For campus freshman Lovish Mujral, home is a BART ride away. In less than an hour, he is already back in Fremont, California, whether it’s to seek refuge from the stressful midterm season or to simply visit his parents for the weekend.
“Going home for the weekend definitely cheers me up,” Mujral said. “You just get reminded (your family is) always there to support you, they always have your back.”
While many students from neighboring areas are able to travel back and forth with relative ease, there are those who go months without visiting their original residence. Despite debate over which living situation is preferable, students have found benefits and consequences for both options.
Freshman Matthew McColgan, whose home is in Chicago, said he was envious when he was left alone during Presidents Day weekend and ended up working in his room instead.
“It gets lonely when the entire floor clears out,” McColgan said. “I’m jealous they get to go home and sleep in their own bed (and) get to see everyone.”
To complicate matters, McColgan has only a small window of time to talk to his parents because of timezone differences. They work long hours, and his classes typically end when his parents start getting ready for bed. But sometimes, he forgets about the discrepancy and calls when it is already past midnight in Chicago.
Campus senior Arany Uthayakumar, whose family lives in Pleasanton, California, said she was grateful that her close proximity allows her to extend her support system beyond Berkeley. On the other hand, Eric D’Sa, a campus sophomore from nearby Cupertino, said he does not frequently return to his hometown because of his campus commitments.
“I think the power of a choice and an option (of going back home) is a double-edged sword,” D’Sa said. “Yes, you have the convenience of going home and using a laundry machine you know works and can be reliable, but at the same time, it … gives (you) a reliance and dependence on that.”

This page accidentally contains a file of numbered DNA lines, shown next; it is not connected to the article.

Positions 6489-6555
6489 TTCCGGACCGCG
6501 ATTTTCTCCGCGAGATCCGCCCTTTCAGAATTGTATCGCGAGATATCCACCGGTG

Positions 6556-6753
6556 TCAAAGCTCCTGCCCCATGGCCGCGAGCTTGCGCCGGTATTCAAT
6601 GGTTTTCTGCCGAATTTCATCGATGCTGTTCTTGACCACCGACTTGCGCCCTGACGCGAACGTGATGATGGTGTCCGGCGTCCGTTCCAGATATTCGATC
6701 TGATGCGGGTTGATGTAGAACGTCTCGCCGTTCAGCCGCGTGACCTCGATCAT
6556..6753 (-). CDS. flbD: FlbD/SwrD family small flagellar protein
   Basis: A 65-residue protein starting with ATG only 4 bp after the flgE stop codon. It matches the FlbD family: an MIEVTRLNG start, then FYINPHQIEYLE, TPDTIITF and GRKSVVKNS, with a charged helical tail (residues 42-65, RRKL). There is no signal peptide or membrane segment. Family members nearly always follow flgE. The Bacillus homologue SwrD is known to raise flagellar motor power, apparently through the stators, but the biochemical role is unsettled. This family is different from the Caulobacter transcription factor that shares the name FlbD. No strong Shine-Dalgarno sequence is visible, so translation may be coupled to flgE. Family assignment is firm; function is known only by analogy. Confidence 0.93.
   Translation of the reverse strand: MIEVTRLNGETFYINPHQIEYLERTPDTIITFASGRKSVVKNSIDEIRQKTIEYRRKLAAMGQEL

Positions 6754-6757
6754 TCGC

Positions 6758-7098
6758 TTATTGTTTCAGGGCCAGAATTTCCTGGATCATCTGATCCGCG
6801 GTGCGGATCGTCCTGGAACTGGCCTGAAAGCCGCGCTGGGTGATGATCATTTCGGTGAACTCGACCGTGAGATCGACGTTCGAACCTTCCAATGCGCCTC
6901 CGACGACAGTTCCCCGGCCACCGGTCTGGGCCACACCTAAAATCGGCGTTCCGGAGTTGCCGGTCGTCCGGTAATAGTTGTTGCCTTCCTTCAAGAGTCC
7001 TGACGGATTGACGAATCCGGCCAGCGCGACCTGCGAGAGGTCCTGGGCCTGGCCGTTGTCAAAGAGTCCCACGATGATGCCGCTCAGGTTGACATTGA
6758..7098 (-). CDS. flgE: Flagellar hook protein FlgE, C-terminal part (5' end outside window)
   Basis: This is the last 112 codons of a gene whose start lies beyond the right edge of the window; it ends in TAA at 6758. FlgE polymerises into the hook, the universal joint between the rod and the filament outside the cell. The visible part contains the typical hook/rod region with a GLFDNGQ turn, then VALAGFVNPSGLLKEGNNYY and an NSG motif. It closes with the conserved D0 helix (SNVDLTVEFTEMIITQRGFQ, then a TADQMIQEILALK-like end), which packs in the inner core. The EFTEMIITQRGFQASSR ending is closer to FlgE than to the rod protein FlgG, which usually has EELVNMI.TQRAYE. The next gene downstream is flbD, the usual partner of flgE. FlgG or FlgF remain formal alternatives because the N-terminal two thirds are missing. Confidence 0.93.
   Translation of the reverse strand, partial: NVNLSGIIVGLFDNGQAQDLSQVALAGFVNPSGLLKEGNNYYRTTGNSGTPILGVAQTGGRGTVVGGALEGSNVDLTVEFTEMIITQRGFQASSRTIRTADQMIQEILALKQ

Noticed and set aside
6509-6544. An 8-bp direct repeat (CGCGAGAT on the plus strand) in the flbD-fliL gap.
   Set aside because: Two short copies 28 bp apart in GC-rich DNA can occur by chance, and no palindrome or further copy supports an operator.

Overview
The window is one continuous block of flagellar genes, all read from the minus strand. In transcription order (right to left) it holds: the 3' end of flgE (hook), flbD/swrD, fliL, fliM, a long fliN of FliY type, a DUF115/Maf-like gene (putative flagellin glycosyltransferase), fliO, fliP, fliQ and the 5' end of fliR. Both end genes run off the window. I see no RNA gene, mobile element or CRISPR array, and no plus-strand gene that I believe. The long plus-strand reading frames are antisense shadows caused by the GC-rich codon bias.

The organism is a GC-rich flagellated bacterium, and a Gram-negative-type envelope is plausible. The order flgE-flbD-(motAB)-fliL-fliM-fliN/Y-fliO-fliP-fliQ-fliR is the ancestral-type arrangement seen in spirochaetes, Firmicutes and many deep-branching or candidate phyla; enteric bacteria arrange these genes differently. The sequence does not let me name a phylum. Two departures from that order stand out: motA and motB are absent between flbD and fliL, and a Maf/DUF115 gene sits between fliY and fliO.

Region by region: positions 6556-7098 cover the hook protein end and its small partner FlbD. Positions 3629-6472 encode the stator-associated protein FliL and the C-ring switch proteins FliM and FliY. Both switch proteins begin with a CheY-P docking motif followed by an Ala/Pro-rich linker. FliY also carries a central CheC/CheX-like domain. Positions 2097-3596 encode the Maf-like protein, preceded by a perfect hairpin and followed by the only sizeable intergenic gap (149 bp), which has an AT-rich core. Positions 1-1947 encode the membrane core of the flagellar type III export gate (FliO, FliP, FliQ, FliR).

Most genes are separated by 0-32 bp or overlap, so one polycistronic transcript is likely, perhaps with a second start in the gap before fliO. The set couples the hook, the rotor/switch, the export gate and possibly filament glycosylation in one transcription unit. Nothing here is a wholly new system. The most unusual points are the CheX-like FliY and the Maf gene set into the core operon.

Uthayakumar, however, said she fostered the same skills as any other Berkeley resident during her time here — and learned even more from her stint as a commuter during her sophomore year.
Uthayakumar commuted from Pleasanton to Berkeley five days a week for a semester. While she appreciated having the alternative to commute when her housing plans fell through, she described it as an isolating and tedious experience when trying to balance a social and academic life with all the troubles that come with the public transit system.
Additionally, both Uthayakumar and D’Sa have to juggle their family’s expectations of coming home more often as opposed to their peers who live farther away.
Resident assistant and sophomore Tony Yoon said he has not noticed any palpable differences between residents who live closer to home and those who live farther, though he did note that, as an international student from South Korea, he felt that homesickness was inevitable.
McColgan, who is one of Yoon’s residents, said he felt homesick during the World Series, knowing everyone in Chicago was celebrating — some of his friends even returned home from their colleges to attend the parade.
Another one of Yoon’s residents, campus freshman Edward Mu from the Twin Cities, actually visits his father — who works remotely from the Bay Area — once every week or so.
Nonetheless, Mu’s unique situation as an out-of-state student with a parent living nearby does not significantly affect his life at UC Berkeley.
“I know there’s a lot of resources on campus for me here that I have access to, so I’m not too worried that I would ever need him to be here, per se,” Mu said. “I just feel like there are disadvantages and advantages to going to college somewhere where you’re familiar with the location, but that wasn’t what I was necessarily looking for in a college experience.”
Although first-year journalism graduate student Anna Marsibil Clausen said she can easily stay in touch with her friends and family in Reykjavik, Iceland, with the help of technology, she sometimes feels homesick at times. So she relies on her community in Berkeley for help.
“It’s been very important for me to have a lot of international-student friends who understand what I’m going through, even if they’re not from the same country,” Clausen said. “They understand the international experience, they understand the complexities of adapting to a new culture.”
Yoon echoed Clausen’s sentiments, emphasizing the importance of meeting people when acclimating to a foreign environment.
“I’ve seen in the residents as well, they see college as a new home,” Yoon said. “They have new friends, they have new experiences.”
Contact Fionce Siow at [email protected].